§ SIR JOHN PAKINGTON
said, that since he put a question to the right hon. Baronet a few evenings ago, as to whether the Government had received any in- 43 formation with respect to recent events which were said to have transpired in Canada, another mail had arrived in this country. He wished to know whether that had brought any despatches from Lord Elgin, and if so, what was the nature of the intelligence which they contained? He wished particularly to know whether it was true that the Canadian Assembly had been dissolved in consequence of a Resolution upon the subject of the clergy reserves having been carried as an Amendment to the Address, and in opposition to the Government?
§ SIR GEORGE GREY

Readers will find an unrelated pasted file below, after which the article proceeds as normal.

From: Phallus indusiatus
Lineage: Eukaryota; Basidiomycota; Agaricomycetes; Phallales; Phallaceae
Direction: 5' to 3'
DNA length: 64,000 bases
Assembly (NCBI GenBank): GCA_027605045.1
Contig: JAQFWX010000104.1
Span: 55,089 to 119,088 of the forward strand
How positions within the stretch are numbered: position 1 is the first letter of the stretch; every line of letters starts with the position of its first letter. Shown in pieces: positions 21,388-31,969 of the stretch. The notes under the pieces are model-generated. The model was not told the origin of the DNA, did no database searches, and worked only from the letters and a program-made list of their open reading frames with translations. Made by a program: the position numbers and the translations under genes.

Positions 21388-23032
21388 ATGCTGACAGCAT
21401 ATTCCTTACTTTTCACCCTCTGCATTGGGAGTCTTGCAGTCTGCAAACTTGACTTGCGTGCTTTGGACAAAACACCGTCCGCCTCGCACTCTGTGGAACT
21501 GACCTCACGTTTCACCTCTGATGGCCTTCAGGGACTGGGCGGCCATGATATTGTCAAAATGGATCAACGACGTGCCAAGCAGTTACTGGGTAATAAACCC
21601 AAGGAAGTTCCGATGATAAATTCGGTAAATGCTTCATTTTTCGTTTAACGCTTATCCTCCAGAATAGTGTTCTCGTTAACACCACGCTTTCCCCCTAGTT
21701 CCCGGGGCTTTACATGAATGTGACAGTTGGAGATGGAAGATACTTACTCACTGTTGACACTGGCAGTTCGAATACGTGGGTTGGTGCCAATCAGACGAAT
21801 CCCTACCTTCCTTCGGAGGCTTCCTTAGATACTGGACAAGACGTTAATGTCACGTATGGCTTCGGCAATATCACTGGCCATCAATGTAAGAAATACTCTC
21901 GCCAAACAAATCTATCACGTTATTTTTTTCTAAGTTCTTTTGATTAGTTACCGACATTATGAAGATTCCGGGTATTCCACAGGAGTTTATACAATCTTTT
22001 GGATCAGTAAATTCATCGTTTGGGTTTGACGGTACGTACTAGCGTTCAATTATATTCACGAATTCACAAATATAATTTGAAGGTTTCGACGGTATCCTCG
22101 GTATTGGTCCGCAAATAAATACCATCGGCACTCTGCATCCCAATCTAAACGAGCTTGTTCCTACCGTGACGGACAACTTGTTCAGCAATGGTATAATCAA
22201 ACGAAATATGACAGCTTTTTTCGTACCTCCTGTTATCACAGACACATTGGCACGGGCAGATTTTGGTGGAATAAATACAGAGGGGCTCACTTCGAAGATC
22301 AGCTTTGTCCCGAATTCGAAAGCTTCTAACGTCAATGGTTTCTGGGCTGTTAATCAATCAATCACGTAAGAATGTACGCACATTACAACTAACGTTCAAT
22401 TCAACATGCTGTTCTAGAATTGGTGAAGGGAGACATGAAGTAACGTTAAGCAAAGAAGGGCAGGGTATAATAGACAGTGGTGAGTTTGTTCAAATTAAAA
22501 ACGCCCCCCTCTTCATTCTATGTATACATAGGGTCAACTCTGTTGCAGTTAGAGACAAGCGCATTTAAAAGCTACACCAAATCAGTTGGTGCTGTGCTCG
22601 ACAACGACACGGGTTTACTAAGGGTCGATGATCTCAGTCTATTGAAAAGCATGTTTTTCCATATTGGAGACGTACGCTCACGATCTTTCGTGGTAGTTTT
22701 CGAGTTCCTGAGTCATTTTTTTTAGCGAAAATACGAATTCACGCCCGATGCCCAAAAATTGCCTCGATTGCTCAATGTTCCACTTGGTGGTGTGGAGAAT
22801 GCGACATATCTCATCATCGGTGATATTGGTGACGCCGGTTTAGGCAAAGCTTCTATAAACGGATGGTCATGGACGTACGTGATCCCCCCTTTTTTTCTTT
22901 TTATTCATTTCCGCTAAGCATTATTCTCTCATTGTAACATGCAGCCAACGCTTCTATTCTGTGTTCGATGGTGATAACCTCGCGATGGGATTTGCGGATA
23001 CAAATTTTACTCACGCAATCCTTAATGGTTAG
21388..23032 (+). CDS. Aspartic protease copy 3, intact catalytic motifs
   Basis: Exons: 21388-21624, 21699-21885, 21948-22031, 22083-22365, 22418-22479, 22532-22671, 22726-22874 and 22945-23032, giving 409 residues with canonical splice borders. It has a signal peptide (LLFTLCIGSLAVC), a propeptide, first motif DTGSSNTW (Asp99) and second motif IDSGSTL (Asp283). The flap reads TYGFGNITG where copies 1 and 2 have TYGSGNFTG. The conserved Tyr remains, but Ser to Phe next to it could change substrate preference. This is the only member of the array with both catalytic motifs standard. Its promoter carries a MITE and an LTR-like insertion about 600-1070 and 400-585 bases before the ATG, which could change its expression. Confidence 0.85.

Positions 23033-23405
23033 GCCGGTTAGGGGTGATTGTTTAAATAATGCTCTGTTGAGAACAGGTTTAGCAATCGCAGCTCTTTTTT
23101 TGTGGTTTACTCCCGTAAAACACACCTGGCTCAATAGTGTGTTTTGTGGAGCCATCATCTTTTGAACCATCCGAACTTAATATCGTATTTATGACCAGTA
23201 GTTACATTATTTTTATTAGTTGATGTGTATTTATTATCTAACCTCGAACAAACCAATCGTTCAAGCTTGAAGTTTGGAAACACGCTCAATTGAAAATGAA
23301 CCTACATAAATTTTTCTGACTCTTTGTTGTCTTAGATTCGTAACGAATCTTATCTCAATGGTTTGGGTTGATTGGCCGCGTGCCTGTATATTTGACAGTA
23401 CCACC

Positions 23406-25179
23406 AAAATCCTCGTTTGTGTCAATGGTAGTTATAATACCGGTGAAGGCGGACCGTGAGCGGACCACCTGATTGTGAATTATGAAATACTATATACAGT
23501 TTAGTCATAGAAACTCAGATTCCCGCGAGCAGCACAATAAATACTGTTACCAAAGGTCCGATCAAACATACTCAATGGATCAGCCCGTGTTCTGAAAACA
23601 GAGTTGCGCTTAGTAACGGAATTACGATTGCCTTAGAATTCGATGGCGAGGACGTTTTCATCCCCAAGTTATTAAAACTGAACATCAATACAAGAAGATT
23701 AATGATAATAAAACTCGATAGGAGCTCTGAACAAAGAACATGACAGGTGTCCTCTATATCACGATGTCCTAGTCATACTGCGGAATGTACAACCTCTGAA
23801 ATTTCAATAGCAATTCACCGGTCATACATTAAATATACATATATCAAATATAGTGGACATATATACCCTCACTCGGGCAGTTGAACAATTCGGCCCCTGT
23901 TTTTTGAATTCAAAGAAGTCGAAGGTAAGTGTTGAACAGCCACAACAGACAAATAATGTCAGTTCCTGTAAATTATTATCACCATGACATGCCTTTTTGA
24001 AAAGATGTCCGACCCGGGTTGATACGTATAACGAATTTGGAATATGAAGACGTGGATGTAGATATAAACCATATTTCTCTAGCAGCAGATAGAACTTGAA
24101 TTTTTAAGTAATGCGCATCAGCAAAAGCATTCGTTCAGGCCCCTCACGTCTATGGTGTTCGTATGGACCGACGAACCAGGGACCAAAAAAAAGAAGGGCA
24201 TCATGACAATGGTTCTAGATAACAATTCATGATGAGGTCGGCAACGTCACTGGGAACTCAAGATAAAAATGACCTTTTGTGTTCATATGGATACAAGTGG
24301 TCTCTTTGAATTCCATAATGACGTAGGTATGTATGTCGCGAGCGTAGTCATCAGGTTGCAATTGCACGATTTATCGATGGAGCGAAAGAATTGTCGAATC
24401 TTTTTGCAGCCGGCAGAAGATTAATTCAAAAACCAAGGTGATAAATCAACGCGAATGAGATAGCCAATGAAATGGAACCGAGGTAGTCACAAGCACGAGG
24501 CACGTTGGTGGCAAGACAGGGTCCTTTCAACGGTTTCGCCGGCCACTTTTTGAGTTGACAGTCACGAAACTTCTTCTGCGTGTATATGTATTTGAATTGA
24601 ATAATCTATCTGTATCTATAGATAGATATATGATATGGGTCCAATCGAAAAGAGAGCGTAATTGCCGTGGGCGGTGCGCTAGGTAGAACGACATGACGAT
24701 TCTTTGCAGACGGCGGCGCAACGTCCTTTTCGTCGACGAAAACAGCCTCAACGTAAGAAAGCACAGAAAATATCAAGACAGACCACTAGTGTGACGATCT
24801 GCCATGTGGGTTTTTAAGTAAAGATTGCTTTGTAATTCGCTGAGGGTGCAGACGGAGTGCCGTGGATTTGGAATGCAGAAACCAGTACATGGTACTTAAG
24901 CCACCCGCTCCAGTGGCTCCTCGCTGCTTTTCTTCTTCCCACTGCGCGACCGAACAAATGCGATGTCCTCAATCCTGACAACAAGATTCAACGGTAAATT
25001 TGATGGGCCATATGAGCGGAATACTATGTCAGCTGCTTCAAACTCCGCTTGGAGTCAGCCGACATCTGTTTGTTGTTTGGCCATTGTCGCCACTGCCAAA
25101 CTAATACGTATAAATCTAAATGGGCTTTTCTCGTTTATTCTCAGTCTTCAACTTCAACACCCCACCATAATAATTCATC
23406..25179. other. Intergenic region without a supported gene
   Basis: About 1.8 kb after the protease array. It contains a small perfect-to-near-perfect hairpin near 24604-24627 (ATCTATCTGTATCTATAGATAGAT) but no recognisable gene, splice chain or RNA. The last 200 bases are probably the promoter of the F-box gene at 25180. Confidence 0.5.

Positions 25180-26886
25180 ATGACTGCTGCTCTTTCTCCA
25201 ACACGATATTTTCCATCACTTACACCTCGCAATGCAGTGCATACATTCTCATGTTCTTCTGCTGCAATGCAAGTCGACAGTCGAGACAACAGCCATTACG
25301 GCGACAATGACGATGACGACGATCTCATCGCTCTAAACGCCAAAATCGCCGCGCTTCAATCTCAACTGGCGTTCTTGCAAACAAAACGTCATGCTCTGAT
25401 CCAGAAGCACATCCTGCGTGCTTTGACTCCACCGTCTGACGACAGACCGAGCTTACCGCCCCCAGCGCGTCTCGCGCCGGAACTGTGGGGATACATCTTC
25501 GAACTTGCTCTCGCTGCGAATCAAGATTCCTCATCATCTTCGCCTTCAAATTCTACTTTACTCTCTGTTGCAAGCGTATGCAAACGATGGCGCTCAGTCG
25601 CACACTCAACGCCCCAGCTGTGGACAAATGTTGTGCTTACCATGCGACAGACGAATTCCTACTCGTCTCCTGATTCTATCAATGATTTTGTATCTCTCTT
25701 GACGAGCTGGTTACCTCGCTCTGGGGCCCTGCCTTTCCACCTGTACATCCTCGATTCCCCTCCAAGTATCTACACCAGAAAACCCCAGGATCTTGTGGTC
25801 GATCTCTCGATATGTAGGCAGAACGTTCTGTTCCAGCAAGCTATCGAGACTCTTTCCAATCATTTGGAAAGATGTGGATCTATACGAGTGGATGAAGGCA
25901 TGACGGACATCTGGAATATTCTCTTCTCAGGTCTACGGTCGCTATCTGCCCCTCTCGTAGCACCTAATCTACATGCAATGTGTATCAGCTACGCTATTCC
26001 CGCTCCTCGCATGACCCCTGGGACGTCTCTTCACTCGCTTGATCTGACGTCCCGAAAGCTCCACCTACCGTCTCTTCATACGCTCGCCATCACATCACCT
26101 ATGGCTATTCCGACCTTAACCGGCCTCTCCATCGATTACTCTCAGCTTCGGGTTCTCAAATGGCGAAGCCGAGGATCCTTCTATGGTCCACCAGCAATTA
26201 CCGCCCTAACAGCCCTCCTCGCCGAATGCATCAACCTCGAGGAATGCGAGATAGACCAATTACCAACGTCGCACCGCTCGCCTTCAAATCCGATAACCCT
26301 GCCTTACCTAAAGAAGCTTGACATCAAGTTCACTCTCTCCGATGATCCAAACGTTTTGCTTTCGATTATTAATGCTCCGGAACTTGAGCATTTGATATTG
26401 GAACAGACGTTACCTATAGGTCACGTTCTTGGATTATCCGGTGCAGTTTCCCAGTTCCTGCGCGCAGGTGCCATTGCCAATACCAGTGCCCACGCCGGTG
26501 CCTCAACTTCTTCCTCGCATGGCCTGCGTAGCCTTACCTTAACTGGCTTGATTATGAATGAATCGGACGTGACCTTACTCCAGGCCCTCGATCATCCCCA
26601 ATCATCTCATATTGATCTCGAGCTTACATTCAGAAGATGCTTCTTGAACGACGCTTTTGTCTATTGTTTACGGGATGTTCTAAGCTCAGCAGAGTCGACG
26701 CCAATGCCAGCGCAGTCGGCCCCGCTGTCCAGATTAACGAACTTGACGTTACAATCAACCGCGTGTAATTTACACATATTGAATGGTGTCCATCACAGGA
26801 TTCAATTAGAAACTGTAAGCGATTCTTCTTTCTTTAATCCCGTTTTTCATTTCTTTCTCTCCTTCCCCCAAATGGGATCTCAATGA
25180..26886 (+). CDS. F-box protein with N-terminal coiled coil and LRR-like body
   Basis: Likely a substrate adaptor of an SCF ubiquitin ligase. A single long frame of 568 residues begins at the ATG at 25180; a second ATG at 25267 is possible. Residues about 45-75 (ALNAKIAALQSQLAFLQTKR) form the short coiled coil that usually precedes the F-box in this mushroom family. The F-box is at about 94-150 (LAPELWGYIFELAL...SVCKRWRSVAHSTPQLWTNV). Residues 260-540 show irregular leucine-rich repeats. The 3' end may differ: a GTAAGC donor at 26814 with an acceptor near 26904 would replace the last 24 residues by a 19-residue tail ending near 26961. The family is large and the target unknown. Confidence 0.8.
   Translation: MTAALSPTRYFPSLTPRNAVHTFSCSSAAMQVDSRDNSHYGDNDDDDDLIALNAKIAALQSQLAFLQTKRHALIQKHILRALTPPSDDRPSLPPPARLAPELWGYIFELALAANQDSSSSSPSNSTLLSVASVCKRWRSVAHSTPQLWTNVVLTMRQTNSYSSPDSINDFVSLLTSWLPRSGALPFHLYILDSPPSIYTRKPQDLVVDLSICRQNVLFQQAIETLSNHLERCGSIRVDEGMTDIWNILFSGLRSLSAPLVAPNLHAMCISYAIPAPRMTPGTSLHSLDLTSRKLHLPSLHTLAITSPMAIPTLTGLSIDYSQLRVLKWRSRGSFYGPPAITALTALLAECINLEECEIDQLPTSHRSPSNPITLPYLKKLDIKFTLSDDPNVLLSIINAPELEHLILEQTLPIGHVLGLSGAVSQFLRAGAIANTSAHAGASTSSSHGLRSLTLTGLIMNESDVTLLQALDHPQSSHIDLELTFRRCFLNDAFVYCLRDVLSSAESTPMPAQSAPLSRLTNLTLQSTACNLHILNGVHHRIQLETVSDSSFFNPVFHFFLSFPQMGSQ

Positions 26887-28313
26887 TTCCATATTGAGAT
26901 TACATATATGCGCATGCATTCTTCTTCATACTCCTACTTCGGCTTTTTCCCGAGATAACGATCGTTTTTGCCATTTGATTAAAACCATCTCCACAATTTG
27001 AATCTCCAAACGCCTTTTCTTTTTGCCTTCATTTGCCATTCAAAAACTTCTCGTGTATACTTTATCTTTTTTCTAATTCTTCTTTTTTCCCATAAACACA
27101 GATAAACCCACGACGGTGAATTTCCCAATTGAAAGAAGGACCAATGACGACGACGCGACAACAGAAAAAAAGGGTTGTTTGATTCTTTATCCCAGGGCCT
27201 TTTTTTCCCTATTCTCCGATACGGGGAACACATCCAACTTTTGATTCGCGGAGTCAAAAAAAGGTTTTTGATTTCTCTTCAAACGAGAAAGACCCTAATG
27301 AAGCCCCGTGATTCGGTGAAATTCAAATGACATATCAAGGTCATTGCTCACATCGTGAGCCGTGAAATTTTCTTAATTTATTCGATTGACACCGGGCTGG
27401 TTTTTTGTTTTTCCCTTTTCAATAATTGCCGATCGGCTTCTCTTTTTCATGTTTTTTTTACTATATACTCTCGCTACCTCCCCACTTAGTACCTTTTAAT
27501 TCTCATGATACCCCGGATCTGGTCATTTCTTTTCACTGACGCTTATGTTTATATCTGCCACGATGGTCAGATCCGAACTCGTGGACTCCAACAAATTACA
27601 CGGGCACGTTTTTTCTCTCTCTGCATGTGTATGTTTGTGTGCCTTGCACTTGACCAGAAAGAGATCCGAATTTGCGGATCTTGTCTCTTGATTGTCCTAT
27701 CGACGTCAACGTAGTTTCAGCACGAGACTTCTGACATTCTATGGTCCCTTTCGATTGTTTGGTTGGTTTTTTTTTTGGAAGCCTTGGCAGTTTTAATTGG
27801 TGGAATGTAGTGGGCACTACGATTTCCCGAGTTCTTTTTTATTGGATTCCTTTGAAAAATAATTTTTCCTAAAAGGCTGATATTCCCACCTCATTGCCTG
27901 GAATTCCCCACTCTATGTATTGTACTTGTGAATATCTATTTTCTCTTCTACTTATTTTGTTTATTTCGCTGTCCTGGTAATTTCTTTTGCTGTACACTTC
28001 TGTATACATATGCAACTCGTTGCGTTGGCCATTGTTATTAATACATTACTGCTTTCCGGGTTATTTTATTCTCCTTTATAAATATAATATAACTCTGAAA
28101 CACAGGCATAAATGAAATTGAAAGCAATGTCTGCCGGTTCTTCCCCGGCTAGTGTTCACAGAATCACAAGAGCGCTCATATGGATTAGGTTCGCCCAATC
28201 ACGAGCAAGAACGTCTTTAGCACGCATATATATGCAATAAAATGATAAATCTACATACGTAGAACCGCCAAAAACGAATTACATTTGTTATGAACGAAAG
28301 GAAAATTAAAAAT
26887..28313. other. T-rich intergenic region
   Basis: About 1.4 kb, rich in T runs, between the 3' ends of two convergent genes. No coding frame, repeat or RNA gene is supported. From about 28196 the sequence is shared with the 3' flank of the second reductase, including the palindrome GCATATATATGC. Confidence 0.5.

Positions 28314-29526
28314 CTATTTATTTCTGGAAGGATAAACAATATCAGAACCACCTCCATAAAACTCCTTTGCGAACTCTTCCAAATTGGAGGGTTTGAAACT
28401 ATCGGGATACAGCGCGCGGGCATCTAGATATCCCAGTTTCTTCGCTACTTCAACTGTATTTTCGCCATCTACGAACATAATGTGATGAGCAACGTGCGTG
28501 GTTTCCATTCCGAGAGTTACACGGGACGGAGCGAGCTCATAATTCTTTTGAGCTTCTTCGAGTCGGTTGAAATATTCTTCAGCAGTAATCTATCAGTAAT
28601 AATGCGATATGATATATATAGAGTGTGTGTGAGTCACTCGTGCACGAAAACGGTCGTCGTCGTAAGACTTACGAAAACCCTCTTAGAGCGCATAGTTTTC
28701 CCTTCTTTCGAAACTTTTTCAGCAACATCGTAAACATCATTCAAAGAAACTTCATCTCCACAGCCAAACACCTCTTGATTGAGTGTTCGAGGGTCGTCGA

said, that when the right hon. Gentleman put this question a few evenings ago, the Government had not received any official intelligence on the subject. They had on Monday last received from Lord Eglin despatches, stating the circumstances under which the Assembly had been dissolved. The Governor opened the Session with a speech on the 13th of June. An Address was proposed in answer to that speech, and upon that Address two successive Amendments were moved. The first expressed regret that the Government had not recommended during the present Session a measure for the secularisation of the clergy reserves, and for the abolition of the seignorial tenures. That was rejected by 54 to 16. Subsequently, however, another Amendment, speaking of "an immediate settlement of the clergy reserves," was proposed. That proposition, which was supported by several Members who had opposed the former Amendment, was carried by 42 to 29. An Act passed the Canadian Legislature last Session, by which the number of the members of that body was increased from 84 to 105; and the provincial Government of Lord Elgin both concurred in thinking that it was inexpedient to submit a question of such importance to the present Assembly, but that it would be better to postpone its consideration until another Assembly was elected under the new Act. Under these circumstances, Lord Elgin, acting under the advice of the Colonial Government, had prorogued the Assembly with a view to an immediate dissolution.